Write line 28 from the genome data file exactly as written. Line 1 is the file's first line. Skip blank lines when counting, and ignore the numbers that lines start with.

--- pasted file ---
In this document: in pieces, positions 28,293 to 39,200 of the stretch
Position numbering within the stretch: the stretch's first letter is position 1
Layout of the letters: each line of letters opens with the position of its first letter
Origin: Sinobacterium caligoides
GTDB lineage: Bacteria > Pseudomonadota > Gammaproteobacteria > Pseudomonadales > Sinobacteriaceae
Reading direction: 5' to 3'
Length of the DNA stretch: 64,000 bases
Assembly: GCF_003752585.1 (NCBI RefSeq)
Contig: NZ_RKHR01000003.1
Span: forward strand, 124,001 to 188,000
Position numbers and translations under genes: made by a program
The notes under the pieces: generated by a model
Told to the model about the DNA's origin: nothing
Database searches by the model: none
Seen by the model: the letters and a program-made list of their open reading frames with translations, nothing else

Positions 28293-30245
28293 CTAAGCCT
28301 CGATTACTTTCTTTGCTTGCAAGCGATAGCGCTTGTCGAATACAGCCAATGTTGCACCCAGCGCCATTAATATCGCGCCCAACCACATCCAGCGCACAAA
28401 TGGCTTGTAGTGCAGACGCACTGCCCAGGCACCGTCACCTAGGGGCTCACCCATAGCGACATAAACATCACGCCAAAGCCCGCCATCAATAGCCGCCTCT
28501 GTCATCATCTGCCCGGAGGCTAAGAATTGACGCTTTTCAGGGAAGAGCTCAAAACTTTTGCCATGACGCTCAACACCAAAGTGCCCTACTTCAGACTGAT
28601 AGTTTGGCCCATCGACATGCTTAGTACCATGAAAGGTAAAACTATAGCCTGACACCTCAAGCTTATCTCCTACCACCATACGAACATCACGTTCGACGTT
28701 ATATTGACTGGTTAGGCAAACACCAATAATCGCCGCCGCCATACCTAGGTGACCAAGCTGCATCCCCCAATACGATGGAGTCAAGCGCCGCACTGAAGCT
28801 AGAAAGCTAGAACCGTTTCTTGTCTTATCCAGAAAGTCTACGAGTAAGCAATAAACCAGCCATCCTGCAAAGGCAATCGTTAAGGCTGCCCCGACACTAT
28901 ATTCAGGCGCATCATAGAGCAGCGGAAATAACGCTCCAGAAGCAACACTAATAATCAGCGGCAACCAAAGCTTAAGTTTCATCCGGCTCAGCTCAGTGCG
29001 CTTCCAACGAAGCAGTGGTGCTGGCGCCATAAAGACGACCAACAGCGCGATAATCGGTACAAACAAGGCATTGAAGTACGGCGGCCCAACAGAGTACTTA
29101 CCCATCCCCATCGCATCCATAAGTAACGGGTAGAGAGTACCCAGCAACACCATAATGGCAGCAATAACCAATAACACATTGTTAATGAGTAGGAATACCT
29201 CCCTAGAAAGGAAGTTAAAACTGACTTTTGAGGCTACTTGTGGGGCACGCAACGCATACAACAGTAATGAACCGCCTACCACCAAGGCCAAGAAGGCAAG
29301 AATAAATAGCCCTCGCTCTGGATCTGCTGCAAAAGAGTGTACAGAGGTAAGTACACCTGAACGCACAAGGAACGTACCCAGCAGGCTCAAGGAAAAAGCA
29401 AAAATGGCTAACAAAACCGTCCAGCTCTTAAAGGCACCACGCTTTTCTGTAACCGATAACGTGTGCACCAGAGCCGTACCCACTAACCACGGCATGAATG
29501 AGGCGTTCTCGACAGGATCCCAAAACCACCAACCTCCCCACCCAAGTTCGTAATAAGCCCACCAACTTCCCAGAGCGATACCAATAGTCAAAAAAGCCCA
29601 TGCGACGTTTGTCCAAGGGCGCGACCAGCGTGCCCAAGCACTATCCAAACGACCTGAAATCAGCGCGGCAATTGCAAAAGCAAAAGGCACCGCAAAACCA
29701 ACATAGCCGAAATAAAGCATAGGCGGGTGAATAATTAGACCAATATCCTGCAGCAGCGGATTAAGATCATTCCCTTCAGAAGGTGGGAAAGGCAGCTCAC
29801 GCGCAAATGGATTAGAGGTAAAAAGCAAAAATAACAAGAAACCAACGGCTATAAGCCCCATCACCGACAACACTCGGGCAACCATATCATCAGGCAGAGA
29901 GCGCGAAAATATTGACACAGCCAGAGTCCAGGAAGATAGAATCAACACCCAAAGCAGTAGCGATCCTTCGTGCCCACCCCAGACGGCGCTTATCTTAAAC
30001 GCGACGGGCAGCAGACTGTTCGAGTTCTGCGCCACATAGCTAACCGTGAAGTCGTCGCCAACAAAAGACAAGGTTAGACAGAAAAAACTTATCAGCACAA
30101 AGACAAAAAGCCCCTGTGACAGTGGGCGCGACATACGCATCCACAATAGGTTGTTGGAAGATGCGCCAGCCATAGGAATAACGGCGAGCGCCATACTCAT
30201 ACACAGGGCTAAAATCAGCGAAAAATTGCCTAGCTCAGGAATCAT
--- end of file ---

29301 AATAAATAGCCCTCGCTCTGGATCTGCTGCAAAAGAGTGTACAGAGGTAAGTACACCTGAACGCACAAGGAACGTACCCAGCAGGCTCAAGGAAAAAGCA